In my work with schools, I tend to emphasise the following:

  • Maintain an up-to-date and properly evidenced self-evaluation form (SEF)
  • Ensure your school development plan is up to date
  • Make sure your own evidence about performance is easily accessible – often in the SEF, but perhaps also in the headteacher’s report
  • Be clear on your own strategic story – the important, evidenced messages that you want to communicate to all (including inspectors); it can be useful to practise this as a ‘state-of-the-nation’ report to governors or staff
  • Make arrangements to have a group of governors prepared and available for when you get the call

It is important to be aware that this is not all about the headteacher. In fact, I think there is an important role for school administrators in helping to maintain an up-to-date evidence base. 

Independent schools 

Ofsted inspects many ‘non-association’ independent schools for their education, some of which also have boarding that is inspected as part of social care inspections. A new three-year cycle of standard inspections began in January 2023 – and please note that this is different to state school schedules. Independent schools that are judged as requiring improvement or inadequate will ‘normally’ have a standard inspection within two years of the previous standard inspection. 

However, the DfE can commission Ofsted to make an emergency inspection of an independent school at any time. This usually follows a complaint, especially regarding safeguarding or other aspects of pupil safety. The DfE can also commission an inspection to check if a school has closed. 

Early years settings 

Ofsted ‘usually’ inspects new daycare providers within 30 months of their registration. Existing settings are usually inspected at least once every six years. 

However, if Ofsted has reason for concern about a daycare provider, often raised by a parent, they will assess any risks that they know of. Depending on the seriousness of the concerns, they may then decide to schedule an additional inspection.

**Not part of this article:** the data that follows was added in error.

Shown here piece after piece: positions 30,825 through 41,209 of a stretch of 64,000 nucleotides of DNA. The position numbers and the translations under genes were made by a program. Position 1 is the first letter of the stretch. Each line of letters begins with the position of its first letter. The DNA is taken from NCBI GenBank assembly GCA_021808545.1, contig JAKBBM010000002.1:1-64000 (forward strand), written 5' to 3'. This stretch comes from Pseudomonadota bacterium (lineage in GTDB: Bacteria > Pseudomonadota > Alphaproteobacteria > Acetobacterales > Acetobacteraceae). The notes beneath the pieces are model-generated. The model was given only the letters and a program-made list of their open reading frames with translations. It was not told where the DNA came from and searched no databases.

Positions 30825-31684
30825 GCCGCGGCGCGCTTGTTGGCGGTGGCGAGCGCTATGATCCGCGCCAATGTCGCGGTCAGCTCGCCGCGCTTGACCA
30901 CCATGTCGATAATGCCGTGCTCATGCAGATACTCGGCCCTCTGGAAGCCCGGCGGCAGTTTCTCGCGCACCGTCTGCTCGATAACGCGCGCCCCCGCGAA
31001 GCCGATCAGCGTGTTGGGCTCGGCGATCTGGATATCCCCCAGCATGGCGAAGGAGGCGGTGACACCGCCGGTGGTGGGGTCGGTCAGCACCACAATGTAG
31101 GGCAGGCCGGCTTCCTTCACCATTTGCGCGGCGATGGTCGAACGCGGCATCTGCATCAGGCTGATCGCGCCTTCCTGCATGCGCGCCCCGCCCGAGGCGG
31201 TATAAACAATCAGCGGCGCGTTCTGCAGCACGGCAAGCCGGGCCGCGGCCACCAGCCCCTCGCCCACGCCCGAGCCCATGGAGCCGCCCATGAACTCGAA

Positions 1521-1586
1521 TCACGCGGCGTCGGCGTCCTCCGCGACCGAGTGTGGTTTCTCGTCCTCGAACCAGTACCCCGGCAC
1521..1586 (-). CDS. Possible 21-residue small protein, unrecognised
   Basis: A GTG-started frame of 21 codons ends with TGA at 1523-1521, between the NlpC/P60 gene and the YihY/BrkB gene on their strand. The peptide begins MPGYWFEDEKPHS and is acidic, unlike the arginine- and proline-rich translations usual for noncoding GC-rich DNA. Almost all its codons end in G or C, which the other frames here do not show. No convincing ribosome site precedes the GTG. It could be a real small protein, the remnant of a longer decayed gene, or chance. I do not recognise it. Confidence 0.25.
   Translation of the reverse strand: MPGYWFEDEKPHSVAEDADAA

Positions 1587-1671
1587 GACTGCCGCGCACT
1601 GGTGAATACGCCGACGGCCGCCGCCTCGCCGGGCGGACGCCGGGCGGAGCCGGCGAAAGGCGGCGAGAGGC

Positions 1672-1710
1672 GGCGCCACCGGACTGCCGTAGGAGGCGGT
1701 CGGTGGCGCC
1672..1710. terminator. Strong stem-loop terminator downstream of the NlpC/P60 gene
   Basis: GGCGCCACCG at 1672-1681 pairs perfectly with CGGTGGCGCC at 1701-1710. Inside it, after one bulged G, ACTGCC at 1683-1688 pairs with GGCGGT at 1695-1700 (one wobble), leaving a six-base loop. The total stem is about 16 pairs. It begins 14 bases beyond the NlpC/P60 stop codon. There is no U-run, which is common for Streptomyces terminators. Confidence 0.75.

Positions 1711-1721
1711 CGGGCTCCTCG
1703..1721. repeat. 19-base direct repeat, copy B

If a daycare setting’s provision for children is judged inadequate, Ofsted will re-inspect within six months. They also say that ‘if they can’, they will re-inspect daycare settings judged as requiring improvement within 12 months of the last inspection. 

We offer a range of expert-led professional development to help your school or education setting prepare for inspections in key areas, and to ensure that it meets Ofsted expectations (or those of ISI for independent schools). 

If you’re concerned about keeping up to date with the latest education policy, practice and research, consider a membership with The National College. Not only does it provide access to thousands of professional development resources for all staff, but also enables leaders to create training programmes precisely tailored to individual and collective needs, to help ensure compliance and drive up standards. 


Ofsted, 2018. ‘Methodology note: the risk assessment process for good and outstanding maintained schools and academies’ 

Ofsted, 2023. ‘School inspections: A guide for parents’

Owston, 2023. ‘When will my school be inspected?’